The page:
fion, that I have long since ceased to wonder at the great encouragement which the practice of physic finds among us.
Well-constituted governnients have always made the profeflion of a phyfi. cian both honourable and advantageous. Honer's Machaon and Virgil's lapis were men of renown, heroes in war, and made at least as much havock among their enemies as among their friends. Those who have little or no faith in the abilities of a quack will apply themselves to him, either because he is willing to sell health at a reasonable profit, or because the patient, like a drowning man, catches at every twig, and hopes for relief from the most ignorant, when the most able physicians give him none. Though impudence and many words are
as neceffary to these itinerary Galens as a laced hat or a merry Andrew, yet they would turn very little to the advantage of the owner, if there were not some inward disposition in the fick man to favour the pretensions of the mountebank. Love of life in the one, and of money in the other, creates a good correspondence between them.
There is scarce a city in Great Britain but has one of this tribe who takes it into his protection, and on the market-day harangues the good people of the place with aphorisms and receipts. You may depend upon it, he comes not there for his own private interest, but out of a particular affection to the town. I remember one of thefe publicspirited artists at Hammersmith, who told his audience, 'That he had been born and bred there, • and that having a special regard for the place of • his nativity, he was determined to make a present
of five Thillings to as many as would accept of it.' The whole croud stood agape, and ready to take the doctor at his word : When putting his hand into a long bag, as every one was expecting his crown-piece, he drew out an handful of little pac. kets, each of which he informed the spectators was constantly sold at live shillings and fix-pence, but that he would bate the odd five shillings to every inhabitant of that place : The whole afsembly immediately closed with this generous offer, and took of all lris phyfic, after the doctor had made them vouch for one another, that there were no foreigners among them, but that they were all Hammer. smith men.
There is another branch of pretenders to this art, who, without either horse or pickle-herring, lie snug in a garret, and send down notice to the world of their extraordinary parts and abilities by printed bills and advertisements. These feem to have derived their custom froin an Eastern nation
which Herodotus speaks of, among whom it was a law, that whenever any cure was performed, both the method of the cure, and an account of the dirtemper, should be fixed in fome publick place; but as cuftoms will corrupt, these our moderns provide themselves of persons to attest the cure, before they publish or make an experiment of the prescription. I have heard of a porter, who serves as a knight of the post under one of these operators, and though he was never fick in his life, has been curs ed of all the diseases in the dispensary. These are the men whose fagacity has invented elixirs of all forts, piils and lozenges, and take it as an affront if y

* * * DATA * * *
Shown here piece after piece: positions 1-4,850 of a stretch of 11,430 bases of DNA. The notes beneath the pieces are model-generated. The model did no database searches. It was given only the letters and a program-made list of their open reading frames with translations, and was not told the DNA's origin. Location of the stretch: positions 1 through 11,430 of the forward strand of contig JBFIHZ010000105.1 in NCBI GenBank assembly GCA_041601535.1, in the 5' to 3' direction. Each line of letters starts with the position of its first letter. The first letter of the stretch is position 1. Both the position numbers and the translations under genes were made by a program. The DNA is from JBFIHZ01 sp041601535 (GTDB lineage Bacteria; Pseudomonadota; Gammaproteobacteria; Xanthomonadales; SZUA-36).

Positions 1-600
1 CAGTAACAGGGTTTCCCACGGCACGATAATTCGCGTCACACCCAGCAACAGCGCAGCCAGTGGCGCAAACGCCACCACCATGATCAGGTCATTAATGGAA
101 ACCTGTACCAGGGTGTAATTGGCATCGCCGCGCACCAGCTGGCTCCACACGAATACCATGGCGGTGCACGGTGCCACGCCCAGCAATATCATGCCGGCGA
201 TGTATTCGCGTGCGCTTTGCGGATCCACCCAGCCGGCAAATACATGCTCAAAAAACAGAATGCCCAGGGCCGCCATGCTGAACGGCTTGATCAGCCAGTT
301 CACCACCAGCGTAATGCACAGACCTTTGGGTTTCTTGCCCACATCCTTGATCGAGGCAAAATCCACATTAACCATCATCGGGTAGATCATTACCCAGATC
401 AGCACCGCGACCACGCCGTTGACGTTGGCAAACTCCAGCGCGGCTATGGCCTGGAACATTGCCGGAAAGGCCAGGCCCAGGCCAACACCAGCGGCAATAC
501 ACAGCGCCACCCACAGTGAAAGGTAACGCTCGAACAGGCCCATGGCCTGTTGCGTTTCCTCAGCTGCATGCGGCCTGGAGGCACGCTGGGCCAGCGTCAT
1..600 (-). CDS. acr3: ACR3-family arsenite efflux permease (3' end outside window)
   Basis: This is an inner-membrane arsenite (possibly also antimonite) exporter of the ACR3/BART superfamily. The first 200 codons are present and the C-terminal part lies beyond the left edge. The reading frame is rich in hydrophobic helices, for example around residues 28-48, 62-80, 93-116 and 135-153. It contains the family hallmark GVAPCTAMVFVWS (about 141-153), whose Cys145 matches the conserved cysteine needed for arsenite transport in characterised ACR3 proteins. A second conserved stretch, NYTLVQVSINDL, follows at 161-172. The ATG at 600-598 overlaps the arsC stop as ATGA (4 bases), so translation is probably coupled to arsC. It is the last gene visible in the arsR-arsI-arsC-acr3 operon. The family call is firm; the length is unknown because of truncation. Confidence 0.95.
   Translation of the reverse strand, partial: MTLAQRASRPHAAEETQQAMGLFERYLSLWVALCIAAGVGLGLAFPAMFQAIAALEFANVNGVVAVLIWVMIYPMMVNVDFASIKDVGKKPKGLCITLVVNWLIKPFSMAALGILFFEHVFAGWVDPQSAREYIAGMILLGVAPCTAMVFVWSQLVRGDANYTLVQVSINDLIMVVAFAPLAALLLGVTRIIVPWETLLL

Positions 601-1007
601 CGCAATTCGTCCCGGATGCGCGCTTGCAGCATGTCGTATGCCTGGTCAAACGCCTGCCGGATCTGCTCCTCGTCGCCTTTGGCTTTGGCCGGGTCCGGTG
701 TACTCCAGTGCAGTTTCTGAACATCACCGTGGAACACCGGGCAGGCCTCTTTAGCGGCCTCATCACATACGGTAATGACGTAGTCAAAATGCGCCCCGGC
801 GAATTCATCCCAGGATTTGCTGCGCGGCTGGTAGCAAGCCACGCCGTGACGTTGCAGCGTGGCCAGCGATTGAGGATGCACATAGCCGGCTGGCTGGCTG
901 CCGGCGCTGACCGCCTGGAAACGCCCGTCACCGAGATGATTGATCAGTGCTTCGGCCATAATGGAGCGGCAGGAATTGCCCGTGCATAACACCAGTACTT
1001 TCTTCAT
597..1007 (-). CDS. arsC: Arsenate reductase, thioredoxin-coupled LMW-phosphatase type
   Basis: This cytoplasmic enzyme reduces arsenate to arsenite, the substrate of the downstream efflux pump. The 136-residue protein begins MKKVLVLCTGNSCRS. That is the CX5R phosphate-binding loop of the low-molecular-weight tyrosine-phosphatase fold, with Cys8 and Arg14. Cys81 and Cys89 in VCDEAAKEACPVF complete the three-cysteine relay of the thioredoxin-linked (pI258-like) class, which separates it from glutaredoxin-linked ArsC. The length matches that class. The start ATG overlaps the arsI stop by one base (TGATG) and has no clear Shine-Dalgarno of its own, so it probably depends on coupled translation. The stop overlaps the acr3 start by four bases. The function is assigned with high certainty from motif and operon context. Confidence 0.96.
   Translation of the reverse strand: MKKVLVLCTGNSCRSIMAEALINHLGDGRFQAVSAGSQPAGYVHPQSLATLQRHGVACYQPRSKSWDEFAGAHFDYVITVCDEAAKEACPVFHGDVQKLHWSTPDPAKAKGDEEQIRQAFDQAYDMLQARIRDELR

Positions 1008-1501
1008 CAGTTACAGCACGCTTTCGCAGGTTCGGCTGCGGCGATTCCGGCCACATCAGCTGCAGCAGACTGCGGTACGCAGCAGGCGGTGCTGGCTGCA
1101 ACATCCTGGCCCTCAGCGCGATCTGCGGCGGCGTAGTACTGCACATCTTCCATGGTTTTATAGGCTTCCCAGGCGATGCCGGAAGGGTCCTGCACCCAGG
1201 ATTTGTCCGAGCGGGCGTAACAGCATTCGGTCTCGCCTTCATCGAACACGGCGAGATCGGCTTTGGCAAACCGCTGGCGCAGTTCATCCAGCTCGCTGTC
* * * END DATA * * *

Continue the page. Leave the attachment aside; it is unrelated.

you come to them before you are given over by every body else. Their medicines are infallible, and never fail of success, that is, of enriching the doctor, and setting the patient effe&tually at rest.
I lately dropt into a coffee-house ať Westminster, where I found the room hung round with ornaments of this nature. There were elixirs, tinctures, the Anodyne Fotus, Englisb pills, electuaries, and in fhort more remedies than I believe there are difeafes. At the fight of so many inventions, I could not but imagine myself in a kind of arsenal or magazine, where store of arms was reposited agiinft any sudden invasion. Should you be attacked by the enemy fide-ways, here was an infallible piece of defensive armour to cure the pleurisy : Should a distemper beat up your head-quarters, here you might purchase an impenetrable helmet, or,' in the language of the artist, a cephalick tincture : If your main body be affìulted, here are various kinds of armour in case of various onsets. I began to congratulate the present age upon the happiness men might reasonably hope for in life, when death was thus in a manner defeated; and when pain it. self would be of so short a duration, that it would but just serve to enhance the value of pleasure : Vol. VIII.